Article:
an After abortion

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Tuesday, May 1, 2007

"The emotional and psychological pain does not go away..."

From the Operation Outcry Florida state leader, Rebecca Porter, on the above-linked article, "2,000 stories of regret swayed Court":
This is a story in today's St. Pete Times newspaper. This came from my letter to the editor. Not everything was put in, and some things, by being left out, are misunderstood. One example is that I am holding copies of the 2,000 affidavits (a notarized form answering nine questions that is sworn testimony) not just a book of names. Also the Justice Foundation is a Christian Law Firm, not a lobbying organization. But overall I think the writer did a great job. Please go to link of the story and you can leave a comment. As of now they are about 2/3 negative. We know speaking the truth brings out the hurting. Please pray for them.
Mine is one of those 2,000 affidavits. Emily's is one. I believe Ashli's is another one. And Lee Anne's. And a whole host of other readers and friends of this blog.

This brings me to Ellen Goodman. Once again, her stridency and falsehoods leapt off newspaper pages across this nation. I don't even bother to read her anymore, her writings are so inaccurate and misleading, but this time, she got my attention--and my blood boiling--again.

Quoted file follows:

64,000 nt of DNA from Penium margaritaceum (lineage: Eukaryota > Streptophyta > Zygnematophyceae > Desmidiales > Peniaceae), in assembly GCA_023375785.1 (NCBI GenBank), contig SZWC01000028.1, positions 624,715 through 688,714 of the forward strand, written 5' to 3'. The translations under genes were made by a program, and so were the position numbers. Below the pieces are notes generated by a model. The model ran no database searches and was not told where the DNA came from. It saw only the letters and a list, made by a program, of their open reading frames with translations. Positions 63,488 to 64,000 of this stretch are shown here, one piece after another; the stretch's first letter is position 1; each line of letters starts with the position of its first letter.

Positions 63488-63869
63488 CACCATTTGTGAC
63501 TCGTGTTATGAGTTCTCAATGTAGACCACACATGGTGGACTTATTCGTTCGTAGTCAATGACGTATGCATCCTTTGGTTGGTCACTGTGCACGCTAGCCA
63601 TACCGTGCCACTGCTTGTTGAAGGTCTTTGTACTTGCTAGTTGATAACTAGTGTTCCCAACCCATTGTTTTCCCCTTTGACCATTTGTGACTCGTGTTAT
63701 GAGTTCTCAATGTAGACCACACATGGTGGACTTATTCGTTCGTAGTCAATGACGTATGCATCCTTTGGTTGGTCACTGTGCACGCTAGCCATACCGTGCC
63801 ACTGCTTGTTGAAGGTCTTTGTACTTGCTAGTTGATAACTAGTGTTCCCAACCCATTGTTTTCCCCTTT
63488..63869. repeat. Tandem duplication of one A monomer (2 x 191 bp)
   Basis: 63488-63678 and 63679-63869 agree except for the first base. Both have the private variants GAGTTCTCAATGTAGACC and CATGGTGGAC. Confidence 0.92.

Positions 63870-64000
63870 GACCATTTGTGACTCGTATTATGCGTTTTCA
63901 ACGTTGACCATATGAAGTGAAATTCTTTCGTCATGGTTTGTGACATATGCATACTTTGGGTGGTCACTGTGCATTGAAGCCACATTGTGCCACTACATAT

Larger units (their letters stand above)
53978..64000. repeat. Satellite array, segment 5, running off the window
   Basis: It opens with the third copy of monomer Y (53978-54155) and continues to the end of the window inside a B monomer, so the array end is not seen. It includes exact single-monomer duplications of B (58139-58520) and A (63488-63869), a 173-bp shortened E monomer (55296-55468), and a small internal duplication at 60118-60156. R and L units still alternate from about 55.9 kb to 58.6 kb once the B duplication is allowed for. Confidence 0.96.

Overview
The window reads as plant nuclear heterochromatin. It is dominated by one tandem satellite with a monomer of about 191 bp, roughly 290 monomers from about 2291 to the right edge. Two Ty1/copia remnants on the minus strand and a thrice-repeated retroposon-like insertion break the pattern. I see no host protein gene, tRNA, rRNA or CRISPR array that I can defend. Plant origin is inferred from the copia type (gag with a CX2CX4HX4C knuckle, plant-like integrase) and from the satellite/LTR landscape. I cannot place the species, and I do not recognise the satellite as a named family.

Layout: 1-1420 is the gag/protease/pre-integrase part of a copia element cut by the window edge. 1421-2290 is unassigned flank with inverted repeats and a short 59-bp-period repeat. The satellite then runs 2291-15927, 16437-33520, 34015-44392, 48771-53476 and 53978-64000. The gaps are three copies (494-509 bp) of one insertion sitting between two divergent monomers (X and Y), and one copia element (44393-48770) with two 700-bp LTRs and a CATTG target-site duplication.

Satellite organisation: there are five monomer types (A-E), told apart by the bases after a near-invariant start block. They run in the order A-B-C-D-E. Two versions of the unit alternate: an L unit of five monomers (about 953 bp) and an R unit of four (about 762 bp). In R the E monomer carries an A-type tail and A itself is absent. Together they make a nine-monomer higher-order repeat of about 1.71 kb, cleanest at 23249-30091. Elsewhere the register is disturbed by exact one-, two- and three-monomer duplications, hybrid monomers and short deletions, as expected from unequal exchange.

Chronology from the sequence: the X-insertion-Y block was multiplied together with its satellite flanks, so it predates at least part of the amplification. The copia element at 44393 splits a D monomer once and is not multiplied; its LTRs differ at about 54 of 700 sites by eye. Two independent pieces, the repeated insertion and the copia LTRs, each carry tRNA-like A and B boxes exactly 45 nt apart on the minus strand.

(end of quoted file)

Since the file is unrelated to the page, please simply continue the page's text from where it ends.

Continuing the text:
Ms. Goodman, you are the undisputed mistress of the liberal-side double standard:
"Let me remind you of something else. When Samuel Alito was a justice-wannabe seeking to replace O'Connor, he reassured lawmakers he'd respect precedent on abortion. When John Roberts talked about his reverence for both precedence and the court, he said he got a "lump in my throat whenever I walked up those marble steps." That lump in his throat is now a chill up my spine.

As Nancy Northup of the Center for Reproductive Rights said, "It took just a year for this new court to overturn three decades of established law."
Let me remind you of something else. When he testified at his confirmation hearing,